Do mushrooms have nutritional value?
Mushrooms are different from most vegetables, because they are a type of fungi. In fact technically, mushrooms aren’t even plants.
A large number of mushroom species are poisonous and should therefore not be eaten. However, there are also a wide variety of edible mushrooms, each with their own texture and flavour. Mushrooms are extremely versatile and can be used in lots of recipes.
The nutritional value varies from mushroom to mushroom, as can be seen in the table below.
The table below shows nutritional information for one cup of various mushrooms:
|Carbohydrates||2 g||4 g||3 g||5 g||6 g|
|Fiber||1 g||1 g||0||2 g||2 g|
|Sugar||1 g||2 g||1 g||0||1 g|
|Protein||2 g||2 g||2 g||2 g||3 g|
As can be seen in the table, mushrooms contain a wide variety of vitamins, minerals and other nutrients, each with their own benefits:
- Protein – required for muscle growth and repair. Mushrooms are definitely not the best source of protein that there is, but they do help increase your overall intake and are an ideal option for vegetarians & vegans.
- Fiber – keeps your digestive system running well, lowers bad cholesterol and controls blood sugar. It is recommended that women get 25 g per day and men get 38 g.
- B vitamins (Riboflavin & Niacin) – the ‘B vitamins’ are required by the body for a wide range of functions including energy production and growth. Mushrooms such as Portobello and Crimini are rich in many B vitamins.
- Potassium – an essential electrolyte required for muscle function, heart health, internal fluid balance and increased metabolism. A one cup serving of mushrooms will provide you with between 6 and 12% of your daily requirement.
- Phosphorus – assists with bone formation & health, detoxes the body, balances the body’s pH levels and maintains dental health.
- Selenium – a trace mineral that improves blood flow, regulates thyroid function and increases longevity.
The health benefits of eating mushrooms
Thanks to their strong nutrient profile, mushrooms bring with them a number of health benefits:
They improve immunity
This study found that eating mushrooms can help boost your immune system.
51 healthy adults took part and were asked to consume 50 g or 100 g of whole Shiitake mushrooms per day, for 28 days.
Their blood was then analyzed for cytokines, which are molecules that aid cell to cell communication during immune responses and stimulate the movement of cells towards areas of infection and trauma.
It was found that in both groups, blood cytokine levels were much higher than the levels at the beginning of the study.
Another study involving Turkey Tail mushrooms discovered that they improved immune function when consumed by women with breast cancer.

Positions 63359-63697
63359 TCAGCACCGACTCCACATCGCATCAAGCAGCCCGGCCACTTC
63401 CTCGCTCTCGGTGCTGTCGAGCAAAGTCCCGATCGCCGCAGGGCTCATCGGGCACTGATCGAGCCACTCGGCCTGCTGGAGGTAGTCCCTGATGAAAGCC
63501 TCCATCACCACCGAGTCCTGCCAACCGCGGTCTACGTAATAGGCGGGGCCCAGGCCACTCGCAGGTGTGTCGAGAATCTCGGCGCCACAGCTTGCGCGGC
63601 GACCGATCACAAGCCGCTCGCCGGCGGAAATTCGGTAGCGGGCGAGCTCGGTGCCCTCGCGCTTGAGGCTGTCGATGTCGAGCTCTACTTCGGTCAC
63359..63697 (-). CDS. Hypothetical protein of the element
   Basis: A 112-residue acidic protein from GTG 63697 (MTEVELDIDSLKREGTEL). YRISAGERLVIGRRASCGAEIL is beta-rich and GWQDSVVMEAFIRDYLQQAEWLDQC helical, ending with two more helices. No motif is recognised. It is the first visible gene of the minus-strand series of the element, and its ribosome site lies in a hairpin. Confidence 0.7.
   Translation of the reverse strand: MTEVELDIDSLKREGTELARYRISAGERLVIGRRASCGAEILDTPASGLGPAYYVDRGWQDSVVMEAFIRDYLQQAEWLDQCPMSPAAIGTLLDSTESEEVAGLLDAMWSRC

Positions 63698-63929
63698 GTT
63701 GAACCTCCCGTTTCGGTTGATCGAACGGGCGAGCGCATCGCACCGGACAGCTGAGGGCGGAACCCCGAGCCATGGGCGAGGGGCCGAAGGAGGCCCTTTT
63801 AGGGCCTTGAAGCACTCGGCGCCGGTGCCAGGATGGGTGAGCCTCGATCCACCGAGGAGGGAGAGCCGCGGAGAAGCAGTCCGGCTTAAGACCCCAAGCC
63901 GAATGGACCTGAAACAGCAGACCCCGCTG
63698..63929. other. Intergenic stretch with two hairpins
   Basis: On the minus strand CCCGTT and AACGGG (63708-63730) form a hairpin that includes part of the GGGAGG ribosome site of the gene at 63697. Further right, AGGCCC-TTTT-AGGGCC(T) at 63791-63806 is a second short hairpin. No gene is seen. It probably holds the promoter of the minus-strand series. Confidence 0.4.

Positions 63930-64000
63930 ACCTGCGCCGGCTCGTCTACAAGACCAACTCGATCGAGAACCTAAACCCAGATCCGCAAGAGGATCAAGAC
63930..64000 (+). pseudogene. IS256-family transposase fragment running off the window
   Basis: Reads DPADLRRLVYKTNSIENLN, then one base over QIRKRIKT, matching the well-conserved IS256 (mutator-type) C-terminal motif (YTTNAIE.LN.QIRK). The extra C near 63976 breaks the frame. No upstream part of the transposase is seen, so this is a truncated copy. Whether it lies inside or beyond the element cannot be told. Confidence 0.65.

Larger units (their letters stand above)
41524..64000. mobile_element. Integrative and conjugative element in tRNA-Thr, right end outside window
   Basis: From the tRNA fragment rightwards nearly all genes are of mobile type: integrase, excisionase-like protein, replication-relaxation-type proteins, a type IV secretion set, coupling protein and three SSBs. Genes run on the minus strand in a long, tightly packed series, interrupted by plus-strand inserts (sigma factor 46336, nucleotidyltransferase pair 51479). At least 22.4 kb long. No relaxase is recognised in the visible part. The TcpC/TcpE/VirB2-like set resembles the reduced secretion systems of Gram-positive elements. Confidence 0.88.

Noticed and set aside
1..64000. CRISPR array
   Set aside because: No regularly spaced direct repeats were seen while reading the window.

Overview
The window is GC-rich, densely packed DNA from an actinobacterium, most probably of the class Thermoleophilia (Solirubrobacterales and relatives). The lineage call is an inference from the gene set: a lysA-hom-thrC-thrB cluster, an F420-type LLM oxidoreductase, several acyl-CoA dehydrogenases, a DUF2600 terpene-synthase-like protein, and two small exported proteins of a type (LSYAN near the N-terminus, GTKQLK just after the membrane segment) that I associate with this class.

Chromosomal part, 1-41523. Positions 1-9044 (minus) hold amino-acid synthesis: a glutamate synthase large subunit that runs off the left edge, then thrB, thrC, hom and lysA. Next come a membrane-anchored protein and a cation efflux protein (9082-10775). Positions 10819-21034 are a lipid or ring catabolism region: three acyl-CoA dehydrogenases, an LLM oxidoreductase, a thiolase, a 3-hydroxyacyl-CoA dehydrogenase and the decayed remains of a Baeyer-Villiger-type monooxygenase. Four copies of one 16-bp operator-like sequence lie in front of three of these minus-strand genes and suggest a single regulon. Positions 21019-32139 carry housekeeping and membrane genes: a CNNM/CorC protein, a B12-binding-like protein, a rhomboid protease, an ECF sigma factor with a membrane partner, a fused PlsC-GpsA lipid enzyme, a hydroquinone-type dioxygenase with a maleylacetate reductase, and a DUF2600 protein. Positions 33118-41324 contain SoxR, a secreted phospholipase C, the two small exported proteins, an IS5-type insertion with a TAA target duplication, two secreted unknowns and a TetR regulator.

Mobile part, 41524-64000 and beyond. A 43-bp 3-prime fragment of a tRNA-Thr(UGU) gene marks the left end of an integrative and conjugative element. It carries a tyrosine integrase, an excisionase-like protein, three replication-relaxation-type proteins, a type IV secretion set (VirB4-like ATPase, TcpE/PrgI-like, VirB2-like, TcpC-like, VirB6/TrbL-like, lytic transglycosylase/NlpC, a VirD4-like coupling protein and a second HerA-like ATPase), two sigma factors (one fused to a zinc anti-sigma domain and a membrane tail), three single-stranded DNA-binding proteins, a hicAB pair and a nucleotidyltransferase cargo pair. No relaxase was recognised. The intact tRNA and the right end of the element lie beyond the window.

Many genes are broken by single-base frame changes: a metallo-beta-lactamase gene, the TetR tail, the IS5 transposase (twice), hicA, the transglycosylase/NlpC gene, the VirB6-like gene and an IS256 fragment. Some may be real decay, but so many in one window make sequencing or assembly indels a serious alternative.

They are a dietary source of vitamin D
Foods such as mackerel, tilapia and eggs are all excellent sources of vitamin D. However you can’t eat these foods if you don’t consume animal based products.
This is where mushrooms come in handy because they are the only naturally occurring, non animal based source of vitamin D.
A study found that mushrooms which have been exposed to UV light can provide as much vitamin D as vitamin D supplements.
They can help you manage your weight
Mushrooms contain a large amount of water and like many other vegetables are an excellent weight loss food. A cup of raw mushrooms only has 20 – 40 calories, which is very little. This means you can eat a lot of them without having to worry about gaining weight.
When you want to lose weight, you need to consume fewer calories than what you use throughout the day. This forces your body to make use of its fat stores as a source of energy. Mushrooms can help you achieve this calorie deficit, because they are low in calories but are also filling at the same time.
Thanks to their meaty texture, mushrooms are a wonderful substitute for meat. This study found that replacing meat for mushrooms lead to increased weight loss and lower BMI’s & waist circumferences.
They are rich in antioxidants
Antioxidants prevent cell damage caused by free radicals in our bodies. This in turn reduces the risk of certain diseases, such as cancer.
The most common foods associated with antioxidants are berries, leafy greens and sweet potatoes.
However studies have found that mushrooms are as good an antioxidant source as many colourful vegetables. In fact, it appears that white button mushrooms have more antioxidants than green peppers, carrots, green beans and tomatoes.
Mushrooms contain substances known as phenols and flavonoids, both of which have antioxidant properties.
Mushrooms may appear plain and boring, which is why their nutritional value is often questioned.
On the surface, it would seem as though they don’t have much to offer, but this is far from the truth. Mushrooms are a rich source of important vitamins & minerals and can play a role in improving one’s health.
If you enjoy eating them, continue to do so!